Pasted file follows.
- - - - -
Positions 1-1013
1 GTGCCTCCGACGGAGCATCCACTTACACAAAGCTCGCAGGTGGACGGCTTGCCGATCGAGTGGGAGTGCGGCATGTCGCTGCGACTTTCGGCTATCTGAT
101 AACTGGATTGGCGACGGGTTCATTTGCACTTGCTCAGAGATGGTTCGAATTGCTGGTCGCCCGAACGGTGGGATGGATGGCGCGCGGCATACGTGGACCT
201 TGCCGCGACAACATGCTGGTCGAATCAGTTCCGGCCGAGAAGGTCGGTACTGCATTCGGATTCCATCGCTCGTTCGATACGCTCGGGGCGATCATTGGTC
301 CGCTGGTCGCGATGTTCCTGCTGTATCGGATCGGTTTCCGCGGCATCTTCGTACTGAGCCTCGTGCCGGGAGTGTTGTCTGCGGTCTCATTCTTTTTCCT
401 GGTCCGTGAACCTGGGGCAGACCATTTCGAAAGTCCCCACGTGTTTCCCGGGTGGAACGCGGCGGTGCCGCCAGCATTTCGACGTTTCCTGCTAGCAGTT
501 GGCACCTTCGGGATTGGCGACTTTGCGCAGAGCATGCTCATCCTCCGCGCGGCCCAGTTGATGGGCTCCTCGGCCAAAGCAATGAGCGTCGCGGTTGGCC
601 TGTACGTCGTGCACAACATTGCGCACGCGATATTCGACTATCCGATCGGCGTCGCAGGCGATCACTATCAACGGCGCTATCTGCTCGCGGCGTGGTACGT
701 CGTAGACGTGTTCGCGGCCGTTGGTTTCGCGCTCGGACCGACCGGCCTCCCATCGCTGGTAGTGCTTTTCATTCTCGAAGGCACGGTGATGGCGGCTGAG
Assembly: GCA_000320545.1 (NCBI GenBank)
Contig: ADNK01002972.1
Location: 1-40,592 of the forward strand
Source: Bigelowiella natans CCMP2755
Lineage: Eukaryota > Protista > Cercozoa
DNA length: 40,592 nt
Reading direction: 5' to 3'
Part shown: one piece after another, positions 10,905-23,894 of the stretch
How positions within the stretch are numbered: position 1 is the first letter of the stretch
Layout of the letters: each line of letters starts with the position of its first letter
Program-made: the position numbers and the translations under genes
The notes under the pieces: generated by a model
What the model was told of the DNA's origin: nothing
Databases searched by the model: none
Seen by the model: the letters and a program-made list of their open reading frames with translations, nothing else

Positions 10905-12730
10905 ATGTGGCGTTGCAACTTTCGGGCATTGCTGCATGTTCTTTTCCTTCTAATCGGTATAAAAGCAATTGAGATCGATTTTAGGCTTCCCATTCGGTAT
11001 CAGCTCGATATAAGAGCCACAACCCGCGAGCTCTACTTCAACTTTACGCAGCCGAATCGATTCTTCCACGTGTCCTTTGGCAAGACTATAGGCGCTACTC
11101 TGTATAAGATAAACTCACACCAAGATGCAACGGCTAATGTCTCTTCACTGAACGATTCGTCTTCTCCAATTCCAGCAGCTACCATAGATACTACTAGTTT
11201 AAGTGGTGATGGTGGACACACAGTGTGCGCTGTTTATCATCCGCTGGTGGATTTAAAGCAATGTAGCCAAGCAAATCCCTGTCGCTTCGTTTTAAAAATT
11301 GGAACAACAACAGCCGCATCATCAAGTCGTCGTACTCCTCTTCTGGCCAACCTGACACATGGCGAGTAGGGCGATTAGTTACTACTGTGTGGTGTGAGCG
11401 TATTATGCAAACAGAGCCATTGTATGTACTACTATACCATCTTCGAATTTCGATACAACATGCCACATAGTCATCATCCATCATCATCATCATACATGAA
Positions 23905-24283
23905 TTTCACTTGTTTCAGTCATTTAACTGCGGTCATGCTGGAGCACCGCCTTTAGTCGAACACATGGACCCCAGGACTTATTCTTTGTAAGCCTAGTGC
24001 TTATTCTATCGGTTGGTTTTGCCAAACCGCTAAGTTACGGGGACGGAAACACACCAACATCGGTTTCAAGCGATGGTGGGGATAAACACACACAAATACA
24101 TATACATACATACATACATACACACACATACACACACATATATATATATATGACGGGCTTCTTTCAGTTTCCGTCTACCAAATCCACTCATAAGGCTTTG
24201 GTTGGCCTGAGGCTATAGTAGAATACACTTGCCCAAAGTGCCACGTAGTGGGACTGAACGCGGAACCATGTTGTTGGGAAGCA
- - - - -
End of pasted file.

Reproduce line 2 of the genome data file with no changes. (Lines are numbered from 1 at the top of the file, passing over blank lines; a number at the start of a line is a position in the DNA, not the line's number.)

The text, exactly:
1 GTGCCTCCGACGGAGCATCCACTTACACAAAGCTCGCAGGTGGACGGCTTGCCGATCGAGTGGGAGTGCGGCATGTCGCTGCGACTTTCGGCTATCTGAT